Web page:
1. You are so right and again thanks for the history lesson. I love these colorful characters. I always loved Westerns, but I think a lot of those were fiction. I’m also thinking everyone thinks the last two posts are one in the same. Cher’ley


    1. Oops. The Sunday post by someone else didn’t make it. Don’t know how to differentiate.

      I am glad you enjoy these. I also love the West, Westerns and Western History. Doris


  2. Well said Doris! Of course stories take on a life of their own as the tale goes from person to person. Weeding through all that can be tedious, but as authors we need to be mindful of our facts. Thank you for another great history lesson!


  3. Would you share titles/authors of the books about Helen Hunt Jackson that you refer to? If you would, I’d be glad to give you my email address. In 1985, I wrote a master’s thesis on the writing of HHJ’s Ramona. I found nothing in the literature up to that time that hinted at intrigue of any kind (Emily Dickinson?!?), but of course, a lot of research has been published since 1985, when mine stopped. Oddly enough, I discovered practically nothing of substance written about Ramona. Critics and historians mentioned the novel most often in relation to Jackson’s work on behalf of the Mission Indians, and many articles contained flagrant errors. Ramona appeared to have received the same treatment Emily Dickinson’s poems received for a while: readers were more interested in the author than in her art. Analysis of the book was a pleasure, since practically none had been done by anyone else. (Disclaimer: At least that I could find.)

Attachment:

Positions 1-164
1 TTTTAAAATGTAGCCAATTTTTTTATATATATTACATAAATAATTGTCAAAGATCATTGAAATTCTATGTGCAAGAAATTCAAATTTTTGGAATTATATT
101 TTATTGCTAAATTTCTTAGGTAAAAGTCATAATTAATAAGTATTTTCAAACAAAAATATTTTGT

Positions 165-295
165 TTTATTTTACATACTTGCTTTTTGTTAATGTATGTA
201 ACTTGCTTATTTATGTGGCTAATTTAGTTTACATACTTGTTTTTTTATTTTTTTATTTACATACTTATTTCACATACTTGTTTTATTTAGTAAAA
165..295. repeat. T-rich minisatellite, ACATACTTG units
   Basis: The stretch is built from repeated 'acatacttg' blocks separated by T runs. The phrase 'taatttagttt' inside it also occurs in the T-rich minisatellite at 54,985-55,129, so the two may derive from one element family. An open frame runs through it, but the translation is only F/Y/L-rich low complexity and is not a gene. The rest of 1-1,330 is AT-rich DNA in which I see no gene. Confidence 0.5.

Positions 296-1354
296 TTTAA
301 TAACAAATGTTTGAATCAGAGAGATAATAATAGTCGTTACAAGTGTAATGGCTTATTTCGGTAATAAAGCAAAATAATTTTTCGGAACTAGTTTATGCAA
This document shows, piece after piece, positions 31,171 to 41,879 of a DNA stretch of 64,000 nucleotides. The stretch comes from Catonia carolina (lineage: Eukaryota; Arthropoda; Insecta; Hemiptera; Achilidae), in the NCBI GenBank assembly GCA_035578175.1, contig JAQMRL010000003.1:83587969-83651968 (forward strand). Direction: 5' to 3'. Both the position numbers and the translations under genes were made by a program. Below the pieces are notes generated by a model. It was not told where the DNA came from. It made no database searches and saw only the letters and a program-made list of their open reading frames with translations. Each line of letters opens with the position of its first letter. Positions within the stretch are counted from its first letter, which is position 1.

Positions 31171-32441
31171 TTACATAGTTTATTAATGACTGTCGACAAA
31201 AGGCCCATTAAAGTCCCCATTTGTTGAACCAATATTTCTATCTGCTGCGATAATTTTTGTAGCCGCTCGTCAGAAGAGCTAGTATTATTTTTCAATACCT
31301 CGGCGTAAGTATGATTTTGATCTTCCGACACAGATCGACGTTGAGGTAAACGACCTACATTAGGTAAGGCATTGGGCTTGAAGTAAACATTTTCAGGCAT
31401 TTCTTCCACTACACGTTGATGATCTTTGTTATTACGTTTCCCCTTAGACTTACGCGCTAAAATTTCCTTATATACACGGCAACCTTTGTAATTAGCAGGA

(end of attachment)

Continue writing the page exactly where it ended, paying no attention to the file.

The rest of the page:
I’m delighted to have been pointed in the direction of your blog. You’ve inspired me to dig out my thesis and remind myself of what I once knew.


  4. I also think it very important to stress that any historical writing I do is my own interpretation, based on as many reasonable facts as I can find. I dislike reading something that seems to be sensational without real facts and evidence. I cna see you bleie storungly too, Doris. Thanks for such a perceptive post!


    1. Believe it or not I understood your post. I loved it, Nancy. Fiction is fiction, although most historic authors (the good ones) do work to get it right. But those who are ‘writing’ history as historians…well we know how I feel. Doris


  5. I think this might be why I abandoned the historicals I wrote. I am paranoid about getting the facts wrong. Maybe I should just put an author’s note in them to tell readers that some facts have been tweaked for story purposes and offer them a list of books at the back of the book that they can read to get the real history.


    1. Cindy, I have a friend, Ann Parker, who writes historical mysteries and she does that. You might want to see how she does it, for I would love to read your books based on history. Doris


      1. I would love to get my historicals out there. Two are medieval. One is renaissance. I’ve learned a lot about writing since I wrote them so I can improve them quite a bit now. Hmmmm. Maybe once I get a bunch of stuff off my plate.


  6. Doris, once again you have given us great information to ponder. I love your historical pieces and your encouragement to “get the writing right!” I recently watched an old western tv show about Bat Masterson; fun and funny to see the 1950s versions! I can’t wait for you to put a fictional history book together!! I’d love to read what you’d create!!


    1. Goodness Gayle, I hadn’t thought of a historical fiction. Short story yes, maybe a collection of short stores. Now to get to work. (Grin). Thank you again for your encouragement. Doris

      Those old 50 & 60 Westerns are such fun. Love them also.